First band on were Skinjob, an act that have been around for a while but somehow I have managed to miss every single time they have played locally to me. So, I was looking forward to this. And immediately I was disappointed by the dreadful sound: somehow the sound was a muddy mess, with the live drums set far too high in the mix and obliterating many of the synth lines and vocals. Which was a real shame, as the songs show promise. Opener Beauty Is Your Toy is a great song, that with a clearer sound would have had much more of a chance of winning the crowd over. So, hopefully at Infest at least they will have a better sound mix that enables them to show off how good a live band they could be. Also really rather depressing was the girl sat up in front of the monitors for all of their set – unbelievably rude.
Modulate fared considerably better with their sound, at least. Since their last appearance here just short of a year ago, notes have clearly been taken from the bigger bands in the scene they have supported on lengthy tours – the three members of the “band” and Owen doing visuals all appeared onstage in matching white long-sleeved tops, and a neat symmetry to the equipment layout on stage. The pacing of the set was very good indeed, too, although it was notable that two covers/remixes were played – the stellar reworking of Faderhead‘s Dirtygrrrls Dirtybois was an early highlight of the set, as well as a later airing of The Prodigy‘s No Good (Start The Dance) which nearly raised the roof.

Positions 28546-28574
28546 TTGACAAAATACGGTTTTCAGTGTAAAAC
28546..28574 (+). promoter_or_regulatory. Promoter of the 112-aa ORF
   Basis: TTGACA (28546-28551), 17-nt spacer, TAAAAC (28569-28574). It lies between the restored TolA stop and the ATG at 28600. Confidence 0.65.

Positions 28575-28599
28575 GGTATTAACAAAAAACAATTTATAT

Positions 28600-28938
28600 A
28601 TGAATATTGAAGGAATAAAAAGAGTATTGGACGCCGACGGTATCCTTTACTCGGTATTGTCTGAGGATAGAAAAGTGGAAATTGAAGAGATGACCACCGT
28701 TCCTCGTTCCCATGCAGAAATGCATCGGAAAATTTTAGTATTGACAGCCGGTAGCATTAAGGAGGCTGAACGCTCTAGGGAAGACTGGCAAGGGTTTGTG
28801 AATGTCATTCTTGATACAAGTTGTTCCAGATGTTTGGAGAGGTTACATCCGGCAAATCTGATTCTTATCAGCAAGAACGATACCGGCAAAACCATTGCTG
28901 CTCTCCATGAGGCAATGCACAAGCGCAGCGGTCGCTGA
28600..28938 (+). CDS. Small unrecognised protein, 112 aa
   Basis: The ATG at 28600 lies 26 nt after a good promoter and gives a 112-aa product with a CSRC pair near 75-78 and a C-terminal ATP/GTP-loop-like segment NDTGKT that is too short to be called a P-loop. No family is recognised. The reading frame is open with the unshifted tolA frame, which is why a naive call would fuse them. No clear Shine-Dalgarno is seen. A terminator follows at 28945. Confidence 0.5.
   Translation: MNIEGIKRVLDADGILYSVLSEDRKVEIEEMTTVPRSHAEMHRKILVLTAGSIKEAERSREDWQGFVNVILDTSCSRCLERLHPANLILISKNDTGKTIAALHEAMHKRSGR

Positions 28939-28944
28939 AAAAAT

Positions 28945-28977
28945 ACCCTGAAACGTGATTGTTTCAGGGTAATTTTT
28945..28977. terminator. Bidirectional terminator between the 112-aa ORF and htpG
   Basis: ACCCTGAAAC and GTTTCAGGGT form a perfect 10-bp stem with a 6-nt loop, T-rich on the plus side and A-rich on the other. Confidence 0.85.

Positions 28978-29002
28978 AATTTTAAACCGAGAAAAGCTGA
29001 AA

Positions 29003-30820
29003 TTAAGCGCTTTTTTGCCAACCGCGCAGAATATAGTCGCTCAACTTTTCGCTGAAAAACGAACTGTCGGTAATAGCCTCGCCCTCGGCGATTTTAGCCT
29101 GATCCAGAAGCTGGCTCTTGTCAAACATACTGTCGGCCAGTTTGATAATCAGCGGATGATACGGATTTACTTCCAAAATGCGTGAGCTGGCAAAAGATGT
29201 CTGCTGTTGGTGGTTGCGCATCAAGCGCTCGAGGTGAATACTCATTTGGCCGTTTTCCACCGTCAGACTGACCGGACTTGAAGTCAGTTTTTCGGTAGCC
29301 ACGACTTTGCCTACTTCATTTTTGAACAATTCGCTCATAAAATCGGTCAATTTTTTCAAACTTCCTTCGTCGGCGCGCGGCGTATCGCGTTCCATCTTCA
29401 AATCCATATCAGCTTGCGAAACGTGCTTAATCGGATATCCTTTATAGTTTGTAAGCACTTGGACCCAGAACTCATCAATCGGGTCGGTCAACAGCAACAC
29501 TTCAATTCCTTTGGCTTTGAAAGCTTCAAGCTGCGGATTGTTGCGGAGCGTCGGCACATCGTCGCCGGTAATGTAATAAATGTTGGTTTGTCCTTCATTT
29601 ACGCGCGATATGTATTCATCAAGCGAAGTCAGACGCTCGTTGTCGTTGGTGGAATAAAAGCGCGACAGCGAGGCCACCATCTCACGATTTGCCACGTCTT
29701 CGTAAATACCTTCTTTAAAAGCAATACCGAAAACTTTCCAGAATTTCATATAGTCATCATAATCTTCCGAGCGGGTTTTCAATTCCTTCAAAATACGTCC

With nothing new to promote yet – the debut album Detonation is due soon – it was interesting to hear a number of new tracks aired, which although clearly new to the audience kept everyone moving. A suggestion that Modulate may be onto a winner with the forthcoming material. Older, more familiar material wasn’t ignored either, with a blistering Skullfuck as the centrepiece of the set (much, much stronger than the last time I saw it aired live), and the finale of the still-awesome Revolution, which I still maintain will be another monstrous dancefloor smash in time.
Even with a handful of technical issues (still, as noted elsewhere a nice proof that it was live) it is clear further steps forward have been taken from before, a strong discipline in the live performance, and of course an even more refined set of hard-hitting tunes. The album will push them even further forward, I’m sure.
Onto headliners Soman. With many of the crowd familiar with the live show (the brilliant appearance at Infest last year of course), it was easy to know what to expect. As the Soman website puts it, this is “industrial for clubs”: and is it ever. Even with Kolja on crutches following a broken leg, he still had a surprising amount of energy, although the incessant beats will have helped with that. It was relentless – an hour or so of bruising industrial techno, with not a moment wasted in keeping the crowd dancing and having fun. Kolja’s grin was infectious – you couldn’t help but smile and enjoy the set. Highlights included a dusting off of the now pretty old Divine, and spectacularly catchy new track Noise Anthem (from the brand-new Re:Up EP), while Mask was an immensely popular track. The latter I wasn’t initially sure about it, when I first got the album it comes from, but the more I hear it the more I love it. Final track was a third airing of another artist’s track for the evening – the brilliant remix of Combichrist‘s Sex Drogen und Industrial that has been a dancefloor filler for ages, and did the business well here too to finish the show.
So all told, a pretty good night. Too many sound issues across the evening to make for a really great night, but I’d like to see all three again in the live environment – interestingly all for different reasons.